It was a good weekend to be geeky in Bavaria. In addition to our own Hackaday Prize Bring-a-Hack party, there was the reason that we scheduled it in the first place, Munich’s independent DIY expo, Make Munich.
If you’re a loyal Hackaday reader, many of the projects would seem uncannily familiar. I walked in and was greeted by some beautiful word clocks in both German and English, for instance. Still, seeing the Open Theremin being sold with an “as seen on Hackaday” sticker made us smile. And then we had a great conversation about [Urs Gaudenz]’s other project: DIY biological apparatus, also seen on Hackaday.
There were robots galore. Someone (from Gmünd?) was driving around a graffiti-bot and spraying the floor with water instead of paint or chalk to very nice effect. The full evolution of the Zoobotics robot family was on display. Even the Calliope (a German version of the micro:bit) booth had this cute Bluetooth vibrobot. Join me after the break as I dive into all of the great stuff on display over the weekend.
There seems to be nothing a hackerspace can’t make with a laser cutter, and that now includes skateboard wheels. Munich Maker Lab sent theirs to Braille skateboarding (YouTube) who skate it for a very long while until it finally succumbs.
The Munich CCC hackerspace has the largest flip-dot display I’ve seen in person, and it was running a game of pong, but the details are where it gets cool. It was controlled by r0ket badges from the 28th Chaos Communications Congress, sending RF at 2.4 GHz to the SDR rad1o badges from the 2015 CCCamp, which did all the decoding in GNURadio. How DIY is that?
Not to be outdone on the flip-dot front, the hackerspace from nearby Augsburg got a few panels and through some software trickery achieved stellar smooth animations. Turns out that because of gravity, different pulses are optimal for setting and resetting a bit. The Augsburgers also only update pixels when they change, reducing power consumption. Very clever.
Among other projects from a hackerspace attached to the technical university in Aachen (RWTH) was this impressive vest of vibration motors, intended to help blind people navigate better. Space is mapped intuitively across the 2D matrix, and distance is encoded as vibrational intensity. This would make a good project for the Hackaday Prize.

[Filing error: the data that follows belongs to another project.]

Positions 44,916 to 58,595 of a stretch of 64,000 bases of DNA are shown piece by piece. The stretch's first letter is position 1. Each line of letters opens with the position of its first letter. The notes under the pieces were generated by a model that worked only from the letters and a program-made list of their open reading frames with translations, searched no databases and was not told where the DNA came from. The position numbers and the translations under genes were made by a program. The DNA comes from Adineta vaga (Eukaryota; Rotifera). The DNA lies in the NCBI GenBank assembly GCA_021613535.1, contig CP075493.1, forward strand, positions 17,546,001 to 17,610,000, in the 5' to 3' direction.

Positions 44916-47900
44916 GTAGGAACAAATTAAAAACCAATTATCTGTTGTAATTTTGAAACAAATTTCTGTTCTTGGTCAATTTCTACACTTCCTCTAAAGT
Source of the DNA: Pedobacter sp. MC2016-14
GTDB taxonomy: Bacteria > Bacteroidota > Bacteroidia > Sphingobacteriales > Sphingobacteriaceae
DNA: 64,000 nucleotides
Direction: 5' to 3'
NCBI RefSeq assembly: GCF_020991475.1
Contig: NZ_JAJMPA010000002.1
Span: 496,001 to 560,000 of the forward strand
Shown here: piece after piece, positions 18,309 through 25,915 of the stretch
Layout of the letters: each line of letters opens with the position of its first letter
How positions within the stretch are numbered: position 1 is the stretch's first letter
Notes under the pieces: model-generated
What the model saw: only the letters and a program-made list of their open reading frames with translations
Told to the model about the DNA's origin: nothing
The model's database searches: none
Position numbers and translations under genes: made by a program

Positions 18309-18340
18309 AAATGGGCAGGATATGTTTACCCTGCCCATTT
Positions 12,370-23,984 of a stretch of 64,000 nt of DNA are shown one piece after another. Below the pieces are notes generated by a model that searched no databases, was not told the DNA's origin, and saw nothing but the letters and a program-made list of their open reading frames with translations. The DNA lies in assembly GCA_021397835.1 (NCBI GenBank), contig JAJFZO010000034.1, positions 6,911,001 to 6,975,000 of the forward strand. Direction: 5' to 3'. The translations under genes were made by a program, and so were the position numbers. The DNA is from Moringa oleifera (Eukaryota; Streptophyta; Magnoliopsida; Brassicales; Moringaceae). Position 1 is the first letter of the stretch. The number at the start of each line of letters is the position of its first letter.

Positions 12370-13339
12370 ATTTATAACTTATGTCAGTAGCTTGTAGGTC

Reality, Workshops, and Contraptions
If participation in a DIY fair is any barometer, we may have passed through peak 3D printer, and are entering into an era of neat experimentation with augmented and virtual reality — there was a whole row of goggle-based projects that just don’t come across well in photos. Still, some AR projects had bigger screens, like this game of pong that relied on detecting colored oven mitts, and was a great piece of interaction design.
But I’m a little jaded by the virtual, and more delighted by crazy mechanical contraptions. At two adjacent booths, I saw an amazing violin-playing robot (here it is on YouTube in action) and some functional steampunk art/devices from Skulls N Gears that legitimize the genre, as far as I’m concerned. The printer that went along with this computer is a modified typewriter and was click-clackily printing out Chuck Norris facts in German as we walked by. It was awesome.
Around the corner were some workshops, including kids with lathes (courtesy of Unimat) and a free-for-all of hot glue and junk electronics parts labelled “Post-Apocalyptic Jewelery”. There were printing presses and soldering stations, and generally too much to do.
And then there was the paper-airplane machine gun. Actually, there were three versions on display. Yes, there were paper jams, and [Dieter] had to restrain himself from covering the floor too deep with his flyers (tee-hee!), but watching the machine do its work was fantastic. Check out the linked video in our article.
I’m still scratching my head about the cardboard tube with LEDs and a coconut on the end that was making very interesting noises. The owner of the booth was out having dinner, so I didn’t get to ask exactly what goes on at the “Center for Alternative Coconut Research”.
Which brings us to the Hebocon. [Brian Benchoff] has waxed poetic about Hebocons before, so I don’t need to. The point is that it’s hilarious, inclusive, and freaky in the best possible way. Two lively announcers and an uncounted number of “bots” kept the crowd interested watching crappy robots battle past some of the audience’s bedtime.
Shown here is “Schratte”, a portmanteau word of “junk” and “rat” in German, versus “Monkey with Knife”. Schratte was my favorite because it was the only walker of the evening. I can’t remember the name of the crocodile bot (Croco-something?), but it went on to push all competitors out of the way with its elaborate front shovel: a piece of wood.
Hack in Public!
So get out there and support your local maker scene! And if you don’t have one, make one. Because, even if you’ve already read about it on Hackaday, there’s nothing like seeing a project in the flesh and chatting with its builder.